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Lecture 15

Lecture 15 - Within-group or within-subjects designs.docx

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Department
Psychology
Course
Psychology 2800E
Professor
Doug Hazlewood
Semester
Fall

Description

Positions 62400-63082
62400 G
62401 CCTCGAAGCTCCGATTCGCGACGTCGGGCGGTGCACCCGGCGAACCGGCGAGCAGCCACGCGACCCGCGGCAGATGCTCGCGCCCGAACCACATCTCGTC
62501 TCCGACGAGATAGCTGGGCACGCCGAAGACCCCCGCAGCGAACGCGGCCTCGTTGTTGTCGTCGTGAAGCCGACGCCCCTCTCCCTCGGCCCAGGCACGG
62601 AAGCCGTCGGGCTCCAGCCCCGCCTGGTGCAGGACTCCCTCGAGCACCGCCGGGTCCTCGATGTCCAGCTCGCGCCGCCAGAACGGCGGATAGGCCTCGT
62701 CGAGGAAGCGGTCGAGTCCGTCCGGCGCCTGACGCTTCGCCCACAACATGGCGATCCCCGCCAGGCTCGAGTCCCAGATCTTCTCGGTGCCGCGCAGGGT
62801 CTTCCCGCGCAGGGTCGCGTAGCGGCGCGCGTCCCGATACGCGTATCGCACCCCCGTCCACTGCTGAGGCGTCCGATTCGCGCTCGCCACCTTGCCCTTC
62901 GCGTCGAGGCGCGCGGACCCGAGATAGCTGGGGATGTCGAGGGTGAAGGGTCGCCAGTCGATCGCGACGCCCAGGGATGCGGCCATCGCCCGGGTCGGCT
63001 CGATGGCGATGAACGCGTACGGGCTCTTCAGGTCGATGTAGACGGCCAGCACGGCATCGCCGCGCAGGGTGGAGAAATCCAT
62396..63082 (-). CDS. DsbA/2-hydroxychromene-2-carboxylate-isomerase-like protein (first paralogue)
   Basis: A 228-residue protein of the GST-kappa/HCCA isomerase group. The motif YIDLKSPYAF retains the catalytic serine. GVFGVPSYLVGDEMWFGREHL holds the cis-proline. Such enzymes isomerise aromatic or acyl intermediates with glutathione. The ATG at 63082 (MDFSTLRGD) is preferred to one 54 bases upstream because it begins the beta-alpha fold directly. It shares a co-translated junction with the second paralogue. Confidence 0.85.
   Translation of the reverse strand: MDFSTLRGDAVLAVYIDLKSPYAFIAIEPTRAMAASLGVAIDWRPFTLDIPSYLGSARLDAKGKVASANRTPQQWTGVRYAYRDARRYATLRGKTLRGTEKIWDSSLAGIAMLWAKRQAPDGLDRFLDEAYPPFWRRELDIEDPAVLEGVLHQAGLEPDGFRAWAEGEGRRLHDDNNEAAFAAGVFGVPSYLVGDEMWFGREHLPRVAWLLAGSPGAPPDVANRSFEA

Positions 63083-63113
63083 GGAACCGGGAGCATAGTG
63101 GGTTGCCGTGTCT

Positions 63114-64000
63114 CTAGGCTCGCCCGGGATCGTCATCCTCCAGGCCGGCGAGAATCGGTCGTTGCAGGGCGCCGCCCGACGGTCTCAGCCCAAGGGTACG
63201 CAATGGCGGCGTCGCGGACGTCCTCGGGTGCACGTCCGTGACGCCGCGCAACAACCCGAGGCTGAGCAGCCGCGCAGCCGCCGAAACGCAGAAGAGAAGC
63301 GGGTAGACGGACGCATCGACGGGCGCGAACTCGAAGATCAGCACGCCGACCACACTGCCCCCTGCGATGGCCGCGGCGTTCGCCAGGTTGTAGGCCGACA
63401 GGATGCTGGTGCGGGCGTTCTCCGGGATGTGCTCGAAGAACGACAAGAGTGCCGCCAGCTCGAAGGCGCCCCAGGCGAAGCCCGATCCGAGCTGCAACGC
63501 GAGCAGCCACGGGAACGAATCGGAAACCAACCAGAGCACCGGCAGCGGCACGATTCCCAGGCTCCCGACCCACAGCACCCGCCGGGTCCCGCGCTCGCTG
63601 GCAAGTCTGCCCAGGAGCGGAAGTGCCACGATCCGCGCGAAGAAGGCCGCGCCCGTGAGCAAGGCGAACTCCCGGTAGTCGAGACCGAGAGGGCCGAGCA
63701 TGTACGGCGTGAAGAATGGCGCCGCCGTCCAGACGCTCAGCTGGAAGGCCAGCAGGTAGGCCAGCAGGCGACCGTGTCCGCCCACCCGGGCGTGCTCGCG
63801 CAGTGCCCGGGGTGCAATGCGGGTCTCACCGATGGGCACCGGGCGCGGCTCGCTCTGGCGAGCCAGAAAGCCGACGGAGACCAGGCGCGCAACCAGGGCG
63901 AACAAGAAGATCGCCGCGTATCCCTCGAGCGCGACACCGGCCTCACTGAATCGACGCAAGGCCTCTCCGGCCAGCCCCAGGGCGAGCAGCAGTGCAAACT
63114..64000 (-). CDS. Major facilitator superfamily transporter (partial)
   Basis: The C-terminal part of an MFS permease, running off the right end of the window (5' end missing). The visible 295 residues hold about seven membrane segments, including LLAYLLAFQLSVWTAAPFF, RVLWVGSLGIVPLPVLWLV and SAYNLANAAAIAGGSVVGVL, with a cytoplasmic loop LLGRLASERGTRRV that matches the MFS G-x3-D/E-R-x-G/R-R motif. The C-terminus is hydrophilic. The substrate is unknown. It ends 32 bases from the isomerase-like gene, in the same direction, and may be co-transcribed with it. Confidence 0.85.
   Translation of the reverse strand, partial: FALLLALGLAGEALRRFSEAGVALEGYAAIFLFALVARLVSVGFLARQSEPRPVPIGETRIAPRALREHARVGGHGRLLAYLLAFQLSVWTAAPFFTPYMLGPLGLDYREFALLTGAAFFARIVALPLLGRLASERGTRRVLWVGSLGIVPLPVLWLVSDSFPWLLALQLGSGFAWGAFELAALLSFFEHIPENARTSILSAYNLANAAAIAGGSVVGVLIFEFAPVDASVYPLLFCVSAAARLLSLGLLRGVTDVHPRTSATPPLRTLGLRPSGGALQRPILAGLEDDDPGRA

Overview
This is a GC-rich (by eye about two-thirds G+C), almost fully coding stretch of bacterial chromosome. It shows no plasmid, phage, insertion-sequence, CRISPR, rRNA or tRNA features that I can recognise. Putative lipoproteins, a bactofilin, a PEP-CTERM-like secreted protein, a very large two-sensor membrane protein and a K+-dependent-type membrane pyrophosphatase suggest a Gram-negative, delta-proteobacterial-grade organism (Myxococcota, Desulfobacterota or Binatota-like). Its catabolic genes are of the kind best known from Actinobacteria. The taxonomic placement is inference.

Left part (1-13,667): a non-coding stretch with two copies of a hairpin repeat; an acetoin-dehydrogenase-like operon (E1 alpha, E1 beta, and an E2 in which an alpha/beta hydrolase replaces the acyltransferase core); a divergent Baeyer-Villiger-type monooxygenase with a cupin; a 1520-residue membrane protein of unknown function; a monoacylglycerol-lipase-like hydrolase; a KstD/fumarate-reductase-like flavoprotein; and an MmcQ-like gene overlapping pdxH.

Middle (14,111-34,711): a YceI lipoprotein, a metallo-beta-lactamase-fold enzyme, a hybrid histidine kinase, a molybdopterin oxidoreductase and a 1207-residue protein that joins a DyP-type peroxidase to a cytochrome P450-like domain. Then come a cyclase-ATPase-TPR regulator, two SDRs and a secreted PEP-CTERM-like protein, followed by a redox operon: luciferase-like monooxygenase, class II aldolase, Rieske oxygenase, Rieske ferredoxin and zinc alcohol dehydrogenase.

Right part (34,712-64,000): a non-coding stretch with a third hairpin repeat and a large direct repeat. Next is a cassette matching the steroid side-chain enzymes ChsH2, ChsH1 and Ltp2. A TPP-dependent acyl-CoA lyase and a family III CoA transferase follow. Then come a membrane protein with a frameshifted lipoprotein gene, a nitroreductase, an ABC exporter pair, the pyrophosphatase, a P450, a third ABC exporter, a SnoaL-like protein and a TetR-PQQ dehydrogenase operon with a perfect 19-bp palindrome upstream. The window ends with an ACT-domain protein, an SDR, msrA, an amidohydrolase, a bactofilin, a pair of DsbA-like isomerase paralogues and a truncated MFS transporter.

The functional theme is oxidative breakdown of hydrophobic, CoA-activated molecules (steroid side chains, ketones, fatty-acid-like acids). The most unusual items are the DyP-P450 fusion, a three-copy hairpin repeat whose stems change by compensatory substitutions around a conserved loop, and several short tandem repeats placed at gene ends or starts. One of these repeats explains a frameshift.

Within­Group (or “within­subjects”) Designs Prologue: Types of Experimental Designs A. Between-Group (or between-subjects) - Different groups get different conditions of IV. o E.g., 2 levels (or conditions):  Experimental group (subjects 1-10)  Control Group (subjects 11-20) o Or multiple levels (conditions), e.g.,  No treatment group (1-10)  Moderate treatment group (11-20)  High treatment group (21-30) B. Within-group or (within-subjects) - All participants exposed to all levels of IV o Experimental condition (subjects 1-10) o Control condition (same subjects 1-10) - Aka: “repeated-measures” design - Can also have “multiple conditions” if IV has more than 2 levels (all p’s will still be in all conditions) C. “Mixed-factorial” (or “mixed”) design - “factorial”: more than one IV (or “factor”) - “mixed”: 1 IV manipulated within subjects, 1 IV manipulated between groups - See next lecture (and Ch 11) for more on factorial experiments Part 1: Within­Group Designs (Conditions tested once) Example 1: Pretest-treatment-posttest design (aka: “one group pretest-posttest design” p. 263) - Better than: o One group posttest-only design (p.262) o Posttest-only with NE control groups (p.262) - BUT: has many threats to internal validity o Must add a “no treatment” control group  a “mixed” design • Pre vs. post is within subjects • Treatment vs. no treatment is between groups Example 2: Evaluating golf balls (“A” and “B”) - Type of ball is IV (each ball is a “treatment” or “condition”) - DV = distance balls travel - In between-group design, we’d have 2 groups with random assignment: o Group 1 hits ball A, Group 2 hits ball B o With 10 participants in each group, we’d need 20 participants - In within-group design, each participant hits both balls (e.g., A then B), number of participants is 10 Advantages of within-group design - Need fewer participants (e.g., 10 vs. 20) - Controls for variability from individual differences o Can be controlled in between-group designs  Use homogenous participants (e.g., “pro” golfers)  “Match” participants on golfing ability  Match on more things by using identical twins o Best to match person with self!  Removes variability caused by individual differences  Within-group design does this! Results for within-group experiment - Ball A travels 100 yards - Ball B travels 200 yards - Ball B is better? No! o New “confounds” A. Order Effect (Ball A first, Ball B second) - Order is confounded with treatment (ball) o Practice (warm-up) effect:  Hitting A first provided practice; caused B to go further? o Order can also produce “fatigue” effects - Solution 1: o Use a between-group design (but lose advantages of the within-group design) - Solution 2: o Complete Counterbalancing: Present conditions in all possible orders o Within 2 conditions, we have 2 “orders (AB, BA);  Include order as between-group factor (becomes “mixed design”) • But number of possible orders increases with number of conditions: “X!” o 2 conditions: X! = 2 x 1 = 2 o 3 conditions: X! = 3 x 2 x 1 = 6 o 6 conditions: X! = 720 possible orders - Solution 3: o “Partial” Counterbalancing: use a subset of the possible orders o Use a Latin square to control
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